Thousands of older Scots are at risk of potentially crippling medical bills because they are unaware of the age limits on travel insurance policies, a report out today warns.
More than six in ten over-50s in Scotland admit they don’t know if their insurance policy has an upper age limit, even though most insurers specify a point after which they won’t offer cover.
As debt problems hit more older households, a growing number of over-70s are travelling without insurance in order to avoid high premiums and lengthy medical checks, according to Age Scotland Enterprises.
It found that half of over-70s in Scotland have no idea if their insurers would withhold insurance after a certain age.
The charity called for insurers to make it easier for older people to secure affordable insurance that covers them to the age required. Age limits vary widely. While a minority of insurers have no age-based criteria, others won’t provide cover above a particular age, usually 70 or 75.
Bob Atkinson, travel expert at MoneySupermarket.com, said: “Older travellers are treated very differently by travel insurers. Not only are they seen as higher risk and therefore charged higher premiums at different age milestones, but some insurers have upper age limits where they will not provide cover at all.”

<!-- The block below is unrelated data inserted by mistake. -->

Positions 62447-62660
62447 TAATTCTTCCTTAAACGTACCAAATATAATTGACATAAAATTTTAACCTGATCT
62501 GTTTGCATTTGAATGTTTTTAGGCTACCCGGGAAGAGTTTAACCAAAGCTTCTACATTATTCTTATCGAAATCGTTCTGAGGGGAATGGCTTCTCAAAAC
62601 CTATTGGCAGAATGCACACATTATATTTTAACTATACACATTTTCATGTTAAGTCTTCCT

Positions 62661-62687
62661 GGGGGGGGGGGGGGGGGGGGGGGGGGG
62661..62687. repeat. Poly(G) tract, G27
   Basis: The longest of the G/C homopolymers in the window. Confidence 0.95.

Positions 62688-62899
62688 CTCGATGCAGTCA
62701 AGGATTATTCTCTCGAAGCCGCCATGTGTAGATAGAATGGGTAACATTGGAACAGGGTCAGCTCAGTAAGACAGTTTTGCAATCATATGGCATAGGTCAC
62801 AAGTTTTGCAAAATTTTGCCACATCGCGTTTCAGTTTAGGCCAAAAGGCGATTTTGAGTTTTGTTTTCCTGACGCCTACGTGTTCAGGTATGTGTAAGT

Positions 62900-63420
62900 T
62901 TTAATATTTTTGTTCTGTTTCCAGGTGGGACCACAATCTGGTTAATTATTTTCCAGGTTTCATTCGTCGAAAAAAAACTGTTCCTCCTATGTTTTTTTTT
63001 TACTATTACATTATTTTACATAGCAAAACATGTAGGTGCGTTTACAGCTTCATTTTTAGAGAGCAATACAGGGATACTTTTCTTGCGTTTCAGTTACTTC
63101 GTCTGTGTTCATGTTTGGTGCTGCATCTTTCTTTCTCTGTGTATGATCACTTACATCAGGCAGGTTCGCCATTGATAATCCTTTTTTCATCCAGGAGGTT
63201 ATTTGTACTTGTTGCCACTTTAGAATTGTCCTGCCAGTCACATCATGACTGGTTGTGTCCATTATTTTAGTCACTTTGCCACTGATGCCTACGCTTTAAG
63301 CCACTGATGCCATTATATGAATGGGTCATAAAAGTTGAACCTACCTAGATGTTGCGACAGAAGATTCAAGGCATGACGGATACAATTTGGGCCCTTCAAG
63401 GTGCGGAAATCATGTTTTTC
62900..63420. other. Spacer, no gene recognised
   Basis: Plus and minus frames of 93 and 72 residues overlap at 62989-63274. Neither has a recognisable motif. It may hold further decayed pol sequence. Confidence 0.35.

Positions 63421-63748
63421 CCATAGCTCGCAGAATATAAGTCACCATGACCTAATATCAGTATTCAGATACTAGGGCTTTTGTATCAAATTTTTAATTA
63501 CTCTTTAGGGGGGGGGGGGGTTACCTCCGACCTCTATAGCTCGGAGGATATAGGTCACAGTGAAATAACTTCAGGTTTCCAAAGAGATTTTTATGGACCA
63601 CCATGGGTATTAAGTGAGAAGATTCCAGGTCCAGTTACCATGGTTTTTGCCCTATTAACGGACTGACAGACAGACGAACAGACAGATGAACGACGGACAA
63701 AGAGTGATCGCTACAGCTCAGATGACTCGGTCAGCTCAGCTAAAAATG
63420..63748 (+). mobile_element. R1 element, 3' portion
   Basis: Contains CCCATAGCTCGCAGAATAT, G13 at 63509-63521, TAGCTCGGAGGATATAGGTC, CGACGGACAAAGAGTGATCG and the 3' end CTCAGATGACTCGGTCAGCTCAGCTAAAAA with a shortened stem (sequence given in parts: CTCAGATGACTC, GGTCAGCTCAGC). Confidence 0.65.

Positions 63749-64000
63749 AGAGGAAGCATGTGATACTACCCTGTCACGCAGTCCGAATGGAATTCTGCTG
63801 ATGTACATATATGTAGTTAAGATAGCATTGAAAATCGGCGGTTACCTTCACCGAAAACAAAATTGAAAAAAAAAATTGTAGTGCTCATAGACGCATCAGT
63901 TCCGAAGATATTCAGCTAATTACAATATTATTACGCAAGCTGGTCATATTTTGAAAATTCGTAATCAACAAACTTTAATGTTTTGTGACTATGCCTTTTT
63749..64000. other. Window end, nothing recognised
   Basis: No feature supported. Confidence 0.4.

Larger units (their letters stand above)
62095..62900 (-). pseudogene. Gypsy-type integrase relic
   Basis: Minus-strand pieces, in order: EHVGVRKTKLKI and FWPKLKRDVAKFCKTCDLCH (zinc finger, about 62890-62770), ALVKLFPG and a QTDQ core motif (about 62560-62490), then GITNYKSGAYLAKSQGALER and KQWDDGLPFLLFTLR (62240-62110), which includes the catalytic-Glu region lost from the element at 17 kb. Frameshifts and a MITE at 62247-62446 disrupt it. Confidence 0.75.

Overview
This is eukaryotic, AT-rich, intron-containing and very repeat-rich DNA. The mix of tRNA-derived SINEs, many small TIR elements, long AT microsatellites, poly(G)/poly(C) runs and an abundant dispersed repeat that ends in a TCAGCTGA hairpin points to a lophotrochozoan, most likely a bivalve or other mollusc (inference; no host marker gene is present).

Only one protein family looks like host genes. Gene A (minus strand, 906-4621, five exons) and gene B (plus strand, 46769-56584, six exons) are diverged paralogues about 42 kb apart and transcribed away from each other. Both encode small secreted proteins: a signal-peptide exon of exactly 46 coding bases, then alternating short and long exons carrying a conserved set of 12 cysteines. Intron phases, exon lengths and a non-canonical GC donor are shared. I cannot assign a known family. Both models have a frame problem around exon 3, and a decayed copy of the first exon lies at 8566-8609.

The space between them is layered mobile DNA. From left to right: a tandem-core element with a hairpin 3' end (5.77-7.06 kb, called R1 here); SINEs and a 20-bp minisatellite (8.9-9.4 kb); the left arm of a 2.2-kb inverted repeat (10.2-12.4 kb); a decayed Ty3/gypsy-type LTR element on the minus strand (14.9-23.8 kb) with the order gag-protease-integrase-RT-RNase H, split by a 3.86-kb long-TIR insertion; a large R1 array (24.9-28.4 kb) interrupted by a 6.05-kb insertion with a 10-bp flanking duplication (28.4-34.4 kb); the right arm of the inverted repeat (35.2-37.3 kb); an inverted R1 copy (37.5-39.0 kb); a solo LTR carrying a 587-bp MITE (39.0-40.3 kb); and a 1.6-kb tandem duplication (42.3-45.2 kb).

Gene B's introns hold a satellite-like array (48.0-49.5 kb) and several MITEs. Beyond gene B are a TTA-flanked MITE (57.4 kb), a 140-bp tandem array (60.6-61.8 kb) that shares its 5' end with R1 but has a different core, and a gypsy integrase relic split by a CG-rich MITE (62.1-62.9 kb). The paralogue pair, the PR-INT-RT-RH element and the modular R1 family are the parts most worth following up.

The biggest danger is that people in or around age 70 simply renew their existing insurance policy without double-checking the age limit, said Atkinson.
“As they’ve aged, travellers may now fall foul of an upper age limit and find their cover is void because of this,” he added.
Logan Steele, general manager of Age Scotland Enterprises, said: “The fact that age limits exist affects the cost and suitability of a product and very few insurers tailor their policies to suit older people.
“This is particularly true for people over the age of 70, who are most likely to be approaching the point when their policy could be invalidated due to their age.”
Steele said “more and more older people are being discriminated against” in terms of the quality of insurance products and the wording used to market them. “It is no wonder many older Scots feel confused when it comes to making important financial decisions, and some choose to do without insurance altogether and just take the chance,” he said.
Age limits on insurance policies are among the issues causing stress and anxiety for older Scots wrestling with money matters, according to a Fear of Finance report being published by Age Enterprises Scotland.
It revealed that older people are increasingly travelling overseas without insurance to avoid lengthy and extensive medical checks – leaving them at risk of huge medical bills in the event of illness or an accident.
“If you choose a policy that turns out to have an upper age limit, when that limit is reached the policy will be invalidated and you will be forced to look elsewhere for insurance,” said Steele. “This can be particularly inconvenient for older people, and some will choose not to bother.”
Atkinson urged older people buying travel insurance to shop around for insurance when their existing policy expires to ensure they have cover that meets their needs and is valid for their age at the time of the trip: “Having adequate insurance cover is vital when travelling abroad to ensure any costly medical bills can be paid should you fall ill or need emergency treatment.”
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